Empathy during the Pandemic: Why It's More Important than Ever

During humanitarian crises, genuine and effective empathy is crucial. It's the energy that builds bridges between people with compassion and an active interest that can bring about positive change. Find out why empathy during the pandemic is so important here!
Empathy during the Pandemic: Why It's More Important than Ever
Valeria Sabater

Written and verified by the psychologist Valeria Sabater.

Last update: 21 February, 2022

Empathy during these difficult times is more necessary than ever before. Everyone, including world leaders and health workers, should be empathetic. Never has it been so important to awaken this characteristic in human beings. In this article, you’ll discover the importance of empathy during the pandemic.

However, that being said, something that psychologists know very well is that we don’t  always use empathy well, due to our human condition.

Feeling someone’s pain and understanding it are two different things. This is because the line between feelings and actions is one not many people are willing to cross. In fact, very few people mobilize energy and resources for the common good.

After all, that’s the true purpose of empathy: to promote survival and well-being by connecting with other people’s emotions and behaving in a way that seeks what’s best for them. So simple, and yet, at times, so difficult.

As Daniel Goleman rightly points out, no matter how smart someone is, without effective and active empathy, they won’t get very far.

Interconnected people.

Empathy during the pandemic

During crises, empathy can act as a catalyst or a means of bringing about harmony between groups, identifying needs, and actively collaborating.

Thus, you need to promote positivity and not be an architect of conflicts. The world needs hearts and minds focused on creating solutions.

Below, discover in detail why empathy is crucial during a pandemic.

Empathy to understand the needs of those around us

In this current health crisis, there’s something far more decisive than simply avoiding being infected. Some people simply limit themselves exclusively to taking care of their families. However, in the current situation, we must be able to go beyond that.

We need neighborhood support networks. We need to be able to identify the retired man who lives alone on the fifth floor of our apartment building or that elderly couple on the third floor who needs someone to buy their groceries for them.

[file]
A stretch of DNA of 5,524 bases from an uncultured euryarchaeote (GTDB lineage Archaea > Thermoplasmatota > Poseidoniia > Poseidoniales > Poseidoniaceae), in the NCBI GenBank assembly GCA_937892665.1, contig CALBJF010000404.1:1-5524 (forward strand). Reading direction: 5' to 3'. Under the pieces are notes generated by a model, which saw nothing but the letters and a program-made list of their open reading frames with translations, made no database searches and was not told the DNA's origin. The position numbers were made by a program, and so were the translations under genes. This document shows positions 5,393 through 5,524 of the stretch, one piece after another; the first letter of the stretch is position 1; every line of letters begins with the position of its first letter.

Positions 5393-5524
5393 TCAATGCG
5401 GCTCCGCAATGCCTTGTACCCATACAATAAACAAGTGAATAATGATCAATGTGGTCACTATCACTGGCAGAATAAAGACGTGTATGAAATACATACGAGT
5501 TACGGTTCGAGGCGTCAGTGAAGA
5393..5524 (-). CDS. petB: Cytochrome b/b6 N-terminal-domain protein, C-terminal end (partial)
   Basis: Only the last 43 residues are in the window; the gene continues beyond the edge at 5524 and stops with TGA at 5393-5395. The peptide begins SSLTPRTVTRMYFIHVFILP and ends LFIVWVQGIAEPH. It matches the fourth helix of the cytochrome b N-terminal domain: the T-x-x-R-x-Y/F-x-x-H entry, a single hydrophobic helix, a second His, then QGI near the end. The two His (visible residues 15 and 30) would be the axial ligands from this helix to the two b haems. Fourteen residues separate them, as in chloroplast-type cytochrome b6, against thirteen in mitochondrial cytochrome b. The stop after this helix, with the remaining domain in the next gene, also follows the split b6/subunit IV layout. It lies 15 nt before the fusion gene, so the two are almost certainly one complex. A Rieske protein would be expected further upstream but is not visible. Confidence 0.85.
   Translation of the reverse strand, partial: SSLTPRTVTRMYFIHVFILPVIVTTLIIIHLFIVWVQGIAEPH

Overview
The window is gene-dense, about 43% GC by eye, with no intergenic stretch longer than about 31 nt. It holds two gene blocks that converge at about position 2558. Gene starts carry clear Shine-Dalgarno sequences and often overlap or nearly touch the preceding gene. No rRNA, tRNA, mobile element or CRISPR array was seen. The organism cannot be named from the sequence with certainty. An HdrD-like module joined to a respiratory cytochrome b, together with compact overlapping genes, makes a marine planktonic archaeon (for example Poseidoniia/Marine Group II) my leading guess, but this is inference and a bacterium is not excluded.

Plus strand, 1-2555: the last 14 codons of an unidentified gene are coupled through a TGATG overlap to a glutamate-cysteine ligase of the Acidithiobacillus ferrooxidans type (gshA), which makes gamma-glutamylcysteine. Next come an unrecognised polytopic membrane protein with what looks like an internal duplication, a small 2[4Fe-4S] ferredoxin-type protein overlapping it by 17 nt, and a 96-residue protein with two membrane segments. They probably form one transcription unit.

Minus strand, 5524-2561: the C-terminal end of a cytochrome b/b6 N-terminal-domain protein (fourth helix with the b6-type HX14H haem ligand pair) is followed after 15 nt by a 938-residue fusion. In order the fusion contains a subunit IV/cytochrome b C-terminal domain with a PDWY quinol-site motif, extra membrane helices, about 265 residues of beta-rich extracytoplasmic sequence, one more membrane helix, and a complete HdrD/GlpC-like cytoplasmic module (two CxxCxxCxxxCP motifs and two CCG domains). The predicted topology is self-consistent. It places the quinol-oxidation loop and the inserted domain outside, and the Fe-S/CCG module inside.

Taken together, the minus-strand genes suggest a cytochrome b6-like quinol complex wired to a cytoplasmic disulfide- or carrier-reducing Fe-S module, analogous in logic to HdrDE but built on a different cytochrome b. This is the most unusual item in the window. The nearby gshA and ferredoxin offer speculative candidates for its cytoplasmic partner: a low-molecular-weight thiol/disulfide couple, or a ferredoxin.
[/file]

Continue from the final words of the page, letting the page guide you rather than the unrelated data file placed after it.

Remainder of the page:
Emotional empathy is very useful, as it allows us to feel what another person is feeling. However, we must also work on cognitive empathy. It consists of understanding the real needs, those that go beyond the emotions, and act and create solutions.

Front-line professionals also need empathy

It’s clear to us that our health care providers are, by nature, people that usually have a genuine sense of empathy for their patients. That’s undeniable. However, empathy is more necessary than ever during this pandemic because, in recent days, we’re clearly seeing reprehensible actions directed towards these and other groups.

Some people are spray painting threatening messages on many doctors’ cars. Neighbors are leaving notes on the doors of these doctors, nurses, or supermarket workers, demanding that they find another place to live during the pandemic. This is very inappropriate!

These behaviors cause fear, uneasiness, and distress in these workers who are giving their all during this pandemic. If we aren’t even able to care for those who care for us, how are we going to overcome the situation?

Health workers.

We need leaders skilled in compassionate empathy

In his book Focus: The Hidden Driver of Excellence, Daniel Goleman explains that there’s a third type of essential empathy in the field of leadership. He calls it compassionate empathy. This type of empathy creates an emotional, cognitive, and behavioral response that shows genuine concern for others. This type of empathy allows compassion that values human beings above all else to come to the fore.

An opportunity for global growth

Empathy is needed more than ever during this pandemic. We have a real opportunity to exercise it and to take into account what many studies, such as the one conducted at the University of Manchester by Dr. Karen Tristen, have revealed to us.

According to this study, active empathy, which is the one we provide through social support, creates stronger and happier ties and can even increase life expectancy.

Thus, this is perhaps the ideal opportunity for our children to learn it and for it to expand in our communities and neighborhoods. Also, it’s the perfect breeding ground for compassion. Compassion that we perceive from a friend, a brother, a doctor, and even a researcher who, from a country thousands of miles away from ours, is striving to find a vaccine. Let’s reflect on this and take advantage of this opportunity.

All cited sources were thoroughly reviewed by our team to ensure their quality, reliability, currency, and validity. The bibliography of this article was considered reliable and of academic or scientific accuracy.

  • Tristen K. Inagaki, Edward Orehek On the Benefits of Giving Social Support: When, Why, and How Support Providers.Personality and Social Psychology Bulletin, 32(3), 313–327. https://doi.org/10.1177/0963721416686212

This text is provided for informational purposes only and does not replace consultation with a professional. If in doubt, consult your specialist.